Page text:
Testing new flavors
Feb. 1, 2017
Chefs share their favorite go-to ingredients and techniques for creating flavorful, on-trend dressings, marinades and sauces.
What’s the next sriracha? Named after the city of Si Racha in Thailand, the condiment, with its profile of heat and a touch of sweet, has changed the way consumers view and use hot sauce. It has also sparked the race for innovation in the pourable food topping category — dressings, marinades and sauces — and has product developers turning to a new set of ingredients for innovative recipe and formulation ideas.
The third dimension
“It is not enough to be spicy hot. Be three dimensional,” said Judson McLester, executive chef and ingredient sales manager, McIlhenny Co., Avery Island, La. “For example, think chamoy, which I prepare by combining smoky ancho chiles with apricot preserves, lime juice and salt.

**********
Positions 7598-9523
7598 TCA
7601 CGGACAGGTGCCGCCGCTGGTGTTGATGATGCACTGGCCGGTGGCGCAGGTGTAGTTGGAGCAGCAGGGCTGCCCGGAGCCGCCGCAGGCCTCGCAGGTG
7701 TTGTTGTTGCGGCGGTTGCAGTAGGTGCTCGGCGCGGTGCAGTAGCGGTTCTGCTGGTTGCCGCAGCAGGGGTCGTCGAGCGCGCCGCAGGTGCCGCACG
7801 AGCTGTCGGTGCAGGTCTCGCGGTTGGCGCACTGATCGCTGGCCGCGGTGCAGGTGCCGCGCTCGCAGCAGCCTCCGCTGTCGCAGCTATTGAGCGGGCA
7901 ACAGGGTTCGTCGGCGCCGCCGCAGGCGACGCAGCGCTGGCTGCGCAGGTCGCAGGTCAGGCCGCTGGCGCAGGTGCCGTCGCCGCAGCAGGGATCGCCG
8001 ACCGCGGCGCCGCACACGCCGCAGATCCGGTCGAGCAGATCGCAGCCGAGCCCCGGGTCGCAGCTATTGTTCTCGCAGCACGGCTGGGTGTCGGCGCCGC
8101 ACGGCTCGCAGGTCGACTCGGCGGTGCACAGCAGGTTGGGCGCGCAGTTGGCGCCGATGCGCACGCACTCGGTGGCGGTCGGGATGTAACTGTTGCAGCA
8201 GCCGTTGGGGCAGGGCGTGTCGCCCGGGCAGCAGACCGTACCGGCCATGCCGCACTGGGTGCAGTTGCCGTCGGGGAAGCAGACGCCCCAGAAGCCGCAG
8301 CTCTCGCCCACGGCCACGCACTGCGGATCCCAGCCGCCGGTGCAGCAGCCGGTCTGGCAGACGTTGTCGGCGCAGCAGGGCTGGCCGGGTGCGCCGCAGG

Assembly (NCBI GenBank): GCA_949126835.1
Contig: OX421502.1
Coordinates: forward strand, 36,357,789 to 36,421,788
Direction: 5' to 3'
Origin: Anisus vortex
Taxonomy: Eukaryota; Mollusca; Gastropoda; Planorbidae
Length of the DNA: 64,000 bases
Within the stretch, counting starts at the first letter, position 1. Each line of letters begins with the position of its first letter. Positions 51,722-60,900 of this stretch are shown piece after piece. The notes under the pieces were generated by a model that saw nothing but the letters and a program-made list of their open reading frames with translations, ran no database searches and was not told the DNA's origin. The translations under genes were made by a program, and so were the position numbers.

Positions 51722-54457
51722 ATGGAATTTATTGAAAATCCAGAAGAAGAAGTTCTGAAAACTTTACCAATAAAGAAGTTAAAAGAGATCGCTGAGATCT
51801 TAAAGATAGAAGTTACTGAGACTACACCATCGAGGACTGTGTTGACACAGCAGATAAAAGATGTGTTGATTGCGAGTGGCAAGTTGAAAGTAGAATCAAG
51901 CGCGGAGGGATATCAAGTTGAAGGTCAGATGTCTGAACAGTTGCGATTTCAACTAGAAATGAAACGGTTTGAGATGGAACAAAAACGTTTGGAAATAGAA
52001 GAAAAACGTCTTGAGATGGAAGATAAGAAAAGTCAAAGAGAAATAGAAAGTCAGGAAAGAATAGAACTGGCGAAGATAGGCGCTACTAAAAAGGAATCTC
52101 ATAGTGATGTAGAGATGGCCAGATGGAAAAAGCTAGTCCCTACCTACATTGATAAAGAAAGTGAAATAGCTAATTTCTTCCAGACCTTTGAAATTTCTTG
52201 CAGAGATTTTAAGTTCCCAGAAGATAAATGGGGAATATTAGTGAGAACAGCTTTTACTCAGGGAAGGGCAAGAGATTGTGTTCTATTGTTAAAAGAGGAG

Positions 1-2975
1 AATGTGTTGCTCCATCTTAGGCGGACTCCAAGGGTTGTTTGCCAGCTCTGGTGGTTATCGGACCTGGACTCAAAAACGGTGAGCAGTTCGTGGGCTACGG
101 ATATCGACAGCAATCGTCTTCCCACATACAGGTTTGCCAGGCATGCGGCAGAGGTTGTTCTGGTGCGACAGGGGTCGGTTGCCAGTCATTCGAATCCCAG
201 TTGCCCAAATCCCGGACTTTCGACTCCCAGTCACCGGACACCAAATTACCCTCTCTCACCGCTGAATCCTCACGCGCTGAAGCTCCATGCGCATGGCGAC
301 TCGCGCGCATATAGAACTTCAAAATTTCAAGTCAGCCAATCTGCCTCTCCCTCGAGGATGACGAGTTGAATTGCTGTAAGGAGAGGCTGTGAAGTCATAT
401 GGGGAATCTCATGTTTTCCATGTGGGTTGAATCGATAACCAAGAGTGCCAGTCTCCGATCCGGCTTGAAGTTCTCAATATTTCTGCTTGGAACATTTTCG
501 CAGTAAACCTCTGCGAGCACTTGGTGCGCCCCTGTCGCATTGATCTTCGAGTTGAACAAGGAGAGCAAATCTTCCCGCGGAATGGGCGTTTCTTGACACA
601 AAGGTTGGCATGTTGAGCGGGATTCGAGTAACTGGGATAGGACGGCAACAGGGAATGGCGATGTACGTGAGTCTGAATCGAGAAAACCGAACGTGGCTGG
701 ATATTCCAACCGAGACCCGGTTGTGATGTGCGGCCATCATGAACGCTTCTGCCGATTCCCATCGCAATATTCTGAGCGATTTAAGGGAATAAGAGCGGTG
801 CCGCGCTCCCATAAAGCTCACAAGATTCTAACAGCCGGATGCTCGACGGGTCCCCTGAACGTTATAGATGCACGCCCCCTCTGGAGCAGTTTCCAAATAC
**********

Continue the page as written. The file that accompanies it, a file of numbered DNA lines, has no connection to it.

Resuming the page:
“My favorite marinade is one for skirt steak, where I combine lime juice, olive oil, cilantro, garlic, salt and Tabasco chipotle sauce. The brightness of the lime juice keeps the cilantro and garlic tasting fresh, while the Tabasco chipotle instills a smooth, smoky note with a mild heat.”
Smoky, as well as earthy flavors, are increasingly making their way into the condiment aisle. This includes paprika blends, white peppercorn and toasted coriander seed, according to Rob Jensen, founder of Jensen’s Kitchen LLC, Syosset, N.Y.
Most culinologists have their favorite flavor ingredients. Some will always work a little soy sauce into a recipe, while others swear by cracked peppercorn. For Guy Meikle, corporate chef, Mizkan America Inc., Mount Prospect, Ill., that would be garlic confit.
“Garlic confit adds body, sweetness, richness and roasted notes, successfully rounding out almost any dish, sauce, cream, vinaigrette or dressing,” he said.